Pence has a chance to lay out the kind of prosecution of Clinton's liabilities -- including some aspects of her record as secretary of state, her private email server and status as a pseudo incumbent faced with an electorate that wants change -- that Trump failed to pull off at his own debate last week.
The Trump campaign badly needs him to succeed.
The GOP nominee's own disappointing debate performance, and erratic off message behavior since, could be turning the race for the White House against him. Clinton has now pulled out a clear lead in most national polls released after the debate, reversing Trump's momentum. And the former secretary of state has also restored a strong position in swing state polls, just five weeks before election day.
Kaine probably has the easier task ahead of him on Tuesday night.
He is certain to try to force Pence on the defensive over reports that Trump may not have paid income tax for 18 years after declaring a $916 million business loss in 1995, revealed in a blockbuster New York Times story.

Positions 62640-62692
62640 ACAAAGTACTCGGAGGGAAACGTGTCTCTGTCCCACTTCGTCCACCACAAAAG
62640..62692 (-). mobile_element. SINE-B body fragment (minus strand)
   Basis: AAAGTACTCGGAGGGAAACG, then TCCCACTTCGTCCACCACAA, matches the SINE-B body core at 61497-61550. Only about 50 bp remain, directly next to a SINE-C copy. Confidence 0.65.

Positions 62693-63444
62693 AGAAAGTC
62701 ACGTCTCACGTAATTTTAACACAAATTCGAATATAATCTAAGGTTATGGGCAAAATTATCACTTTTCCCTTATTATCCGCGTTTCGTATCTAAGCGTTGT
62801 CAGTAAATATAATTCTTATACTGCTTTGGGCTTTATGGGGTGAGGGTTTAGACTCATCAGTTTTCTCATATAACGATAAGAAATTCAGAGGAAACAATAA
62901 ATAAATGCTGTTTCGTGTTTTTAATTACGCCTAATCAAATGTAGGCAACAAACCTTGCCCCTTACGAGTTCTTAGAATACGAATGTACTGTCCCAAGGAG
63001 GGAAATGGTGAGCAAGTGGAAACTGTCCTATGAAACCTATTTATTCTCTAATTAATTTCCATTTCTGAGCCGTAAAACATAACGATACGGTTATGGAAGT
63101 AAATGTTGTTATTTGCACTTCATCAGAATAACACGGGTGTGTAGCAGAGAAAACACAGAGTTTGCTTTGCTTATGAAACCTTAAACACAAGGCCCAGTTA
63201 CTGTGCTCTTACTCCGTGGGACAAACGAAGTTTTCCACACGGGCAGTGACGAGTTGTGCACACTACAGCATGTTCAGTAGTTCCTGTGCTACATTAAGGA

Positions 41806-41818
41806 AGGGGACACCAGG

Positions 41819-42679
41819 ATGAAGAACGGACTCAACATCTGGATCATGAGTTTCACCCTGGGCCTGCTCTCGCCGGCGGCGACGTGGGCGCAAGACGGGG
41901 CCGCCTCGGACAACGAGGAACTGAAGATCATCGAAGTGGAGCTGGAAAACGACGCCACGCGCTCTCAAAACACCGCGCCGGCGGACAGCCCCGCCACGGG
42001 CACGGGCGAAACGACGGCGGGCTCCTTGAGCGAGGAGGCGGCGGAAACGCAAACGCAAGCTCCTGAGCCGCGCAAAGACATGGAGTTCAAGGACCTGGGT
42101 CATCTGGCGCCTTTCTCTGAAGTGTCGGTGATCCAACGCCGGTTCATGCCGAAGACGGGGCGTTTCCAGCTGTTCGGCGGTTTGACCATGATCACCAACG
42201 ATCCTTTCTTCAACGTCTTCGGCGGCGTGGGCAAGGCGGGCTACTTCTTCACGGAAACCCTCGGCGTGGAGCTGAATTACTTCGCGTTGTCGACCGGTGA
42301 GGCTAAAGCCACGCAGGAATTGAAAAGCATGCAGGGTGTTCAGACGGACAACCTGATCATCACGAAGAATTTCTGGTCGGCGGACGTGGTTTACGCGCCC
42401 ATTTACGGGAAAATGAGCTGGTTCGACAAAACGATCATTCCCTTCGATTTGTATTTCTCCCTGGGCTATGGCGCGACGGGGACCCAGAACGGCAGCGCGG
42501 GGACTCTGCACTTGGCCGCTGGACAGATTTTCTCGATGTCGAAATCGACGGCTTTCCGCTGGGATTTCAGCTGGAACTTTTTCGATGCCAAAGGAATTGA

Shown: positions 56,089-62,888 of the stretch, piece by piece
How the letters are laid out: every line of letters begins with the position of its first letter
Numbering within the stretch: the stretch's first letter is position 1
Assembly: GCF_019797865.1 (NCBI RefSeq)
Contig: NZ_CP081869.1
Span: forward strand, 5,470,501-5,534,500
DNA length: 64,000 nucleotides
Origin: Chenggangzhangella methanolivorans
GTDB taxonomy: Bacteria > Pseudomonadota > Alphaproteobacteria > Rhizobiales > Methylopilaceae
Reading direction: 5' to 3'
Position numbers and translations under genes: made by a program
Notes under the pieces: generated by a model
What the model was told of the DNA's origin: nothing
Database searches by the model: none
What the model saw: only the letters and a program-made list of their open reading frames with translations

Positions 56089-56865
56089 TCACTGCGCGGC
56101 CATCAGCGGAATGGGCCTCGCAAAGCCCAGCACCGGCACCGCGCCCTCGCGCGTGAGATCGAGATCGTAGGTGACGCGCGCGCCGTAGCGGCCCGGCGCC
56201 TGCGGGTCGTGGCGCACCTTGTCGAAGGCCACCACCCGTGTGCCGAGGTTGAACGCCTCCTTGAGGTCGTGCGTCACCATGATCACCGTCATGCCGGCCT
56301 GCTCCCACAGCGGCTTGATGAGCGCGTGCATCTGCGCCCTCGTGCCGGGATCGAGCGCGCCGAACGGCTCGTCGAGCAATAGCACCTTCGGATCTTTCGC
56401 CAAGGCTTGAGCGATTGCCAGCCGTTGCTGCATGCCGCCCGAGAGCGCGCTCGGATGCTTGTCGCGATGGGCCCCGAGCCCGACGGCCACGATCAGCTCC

He will also likely try to frustrate Pence's efforts to move the campaign to sounder political ground by raising Trump's tirades over against former Miss Universe Alicia Machado, who says she was insulted by the GOP nominee during his time as a beauty pageant impresario.
Kaine may also try to probe the sharp differences on political philosophy between Pence and Trump -- on issues ranging from trade to Trump's birtherism crusade to foreign policy -- that make the Indiana's governor's position on the GOP ticket a balancing act.
The current vice president, Joe Biden, offered some pointers to Kaine in an interview with CNN's "New Day" on Tuesday.
"I don't know that he really thinks a lot of what Trump is saying makes any sense," Biden said.
"What a hell of a way to make a living, to be vice president and have to get up every morning and support someone you don't agree with," Biden continued. "Maybe he does. And if he does agree with him, then people can see the difference in policy here."
Biden on Trump: 'He's not a bad man, but his ignorance is so profound'